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Bridlington Harbour Turns Red

Bridlington Harbour Turns Red

Published by the Yorkshire Coast Radio News Team at 7:52am 18th July 2011.

Residents and visitors are being urged not to be concerned if they spot small plumes of red water and several oranges bobbing about in Bridlington Harbour today.

Yorkshire Water is conducting environmentally friendly dye-tests and using a small number of oranges to help it build a greater understanding of how its sewer outfalls can impact on the quality of local bathing waters.

The company, which is investing £110million between 2010 and 2015 as part of a multi-agency project with the Environment Agency, local councils and tourist body Welcome To Yorkshire, to transform Yorkshire's beaches and bathing waters into some of the best in Europe, is monitoring how long it takes for the red dye and the oranges to reach the harbour from the Gypsey Race stream and the effect of underwater currents and tides in terms of what happens to them once they are there.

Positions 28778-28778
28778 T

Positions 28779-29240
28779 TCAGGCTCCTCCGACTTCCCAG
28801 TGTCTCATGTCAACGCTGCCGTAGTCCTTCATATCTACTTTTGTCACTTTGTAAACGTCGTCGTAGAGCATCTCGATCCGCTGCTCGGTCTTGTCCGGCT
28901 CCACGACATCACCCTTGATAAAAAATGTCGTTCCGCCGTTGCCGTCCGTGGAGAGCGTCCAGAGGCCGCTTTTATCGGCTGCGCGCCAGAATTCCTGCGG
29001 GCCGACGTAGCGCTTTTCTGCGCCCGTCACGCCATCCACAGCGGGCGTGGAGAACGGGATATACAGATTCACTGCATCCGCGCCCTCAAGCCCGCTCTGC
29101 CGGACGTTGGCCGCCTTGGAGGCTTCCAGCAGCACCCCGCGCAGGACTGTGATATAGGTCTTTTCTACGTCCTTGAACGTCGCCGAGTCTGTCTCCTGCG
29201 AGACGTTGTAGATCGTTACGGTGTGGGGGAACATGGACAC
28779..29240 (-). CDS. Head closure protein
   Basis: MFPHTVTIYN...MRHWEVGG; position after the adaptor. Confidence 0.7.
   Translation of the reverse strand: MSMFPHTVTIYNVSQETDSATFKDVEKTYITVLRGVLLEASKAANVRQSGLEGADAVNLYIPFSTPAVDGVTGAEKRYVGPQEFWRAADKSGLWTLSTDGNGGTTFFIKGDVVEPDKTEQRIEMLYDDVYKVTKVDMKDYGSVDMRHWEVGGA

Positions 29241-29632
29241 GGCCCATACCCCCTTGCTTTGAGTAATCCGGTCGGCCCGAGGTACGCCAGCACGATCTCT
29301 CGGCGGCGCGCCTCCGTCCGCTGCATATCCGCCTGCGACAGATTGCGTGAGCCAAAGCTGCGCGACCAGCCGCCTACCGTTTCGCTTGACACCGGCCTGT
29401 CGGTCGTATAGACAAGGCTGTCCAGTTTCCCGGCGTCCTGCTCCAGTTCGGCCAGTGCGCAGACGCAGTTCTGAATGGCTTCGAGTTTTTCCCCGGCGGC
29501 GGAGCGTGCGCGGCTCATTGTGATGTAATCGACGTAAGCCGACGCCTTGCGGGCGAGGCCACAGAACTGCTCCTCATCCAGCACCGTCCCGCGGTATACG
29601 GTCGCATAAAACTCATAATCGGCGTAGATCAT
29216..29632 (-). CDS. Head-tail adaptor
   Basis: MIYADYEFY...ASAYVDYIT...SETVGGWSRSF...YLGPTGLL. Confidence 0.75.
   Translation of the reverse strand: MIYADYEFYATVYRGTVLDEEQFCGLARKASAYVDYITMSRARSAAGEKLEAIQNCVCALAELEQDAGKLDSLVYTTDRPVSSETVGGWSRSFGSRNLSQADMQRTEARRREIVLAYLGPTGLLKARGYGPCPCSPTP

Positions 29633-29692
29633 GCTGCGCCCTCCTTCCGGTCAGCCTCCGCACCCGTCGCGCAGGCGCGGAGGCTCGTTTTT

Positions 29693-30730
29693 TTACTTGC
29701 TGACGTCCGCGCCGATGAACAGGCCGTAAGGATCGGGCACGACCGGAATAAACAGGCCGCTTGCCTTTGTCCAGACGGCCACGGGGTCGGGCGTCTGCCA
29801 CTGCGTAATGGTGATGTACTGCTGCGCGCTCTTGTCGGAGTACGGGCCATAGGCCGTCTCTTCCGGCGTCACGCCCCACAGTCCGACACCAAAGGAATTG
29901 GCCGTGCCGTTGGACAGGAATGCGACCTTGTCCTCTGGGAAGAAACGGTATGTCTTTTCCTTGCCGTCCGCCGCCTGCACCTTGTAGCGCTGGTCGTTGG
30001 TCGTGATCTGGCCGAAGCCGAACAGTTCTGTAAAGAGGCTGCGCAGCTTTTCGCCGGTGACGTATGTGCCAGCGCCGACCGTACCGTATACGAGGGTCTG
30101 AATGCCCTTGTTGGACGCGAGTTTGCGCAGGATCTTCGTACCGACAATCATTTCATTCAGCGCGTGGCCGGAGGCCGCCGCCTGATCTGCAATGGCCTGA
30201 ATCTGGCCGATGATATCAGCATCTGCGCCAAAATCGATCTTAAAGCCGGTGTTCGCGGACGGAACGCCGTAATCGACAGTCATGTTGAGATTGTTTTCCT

Bathing Water Strategy Manager Lee Pitcher said the dye will have no impact on fish, birds, or other wildlife.

“The dye itself is completely inert and is not harmful in any way to plants and wildlife. Over the course of Monday, we'll be releasing a small amount and then tracking where it goes. This testing is hugely beneficial as it should give us a clearer picture of how our outfalls operate and the impact they have, helping to inform our planning around £110m investment which we announced in November 2010."

Dye-testing was undertaken in Scarborough and Bridlington back in 2008, with similar work recently completed at Filey, Staithes, Runswick Bay, Sandsend, Whitby, Skipsea, Withernsea, and Robin Hoods Bay.

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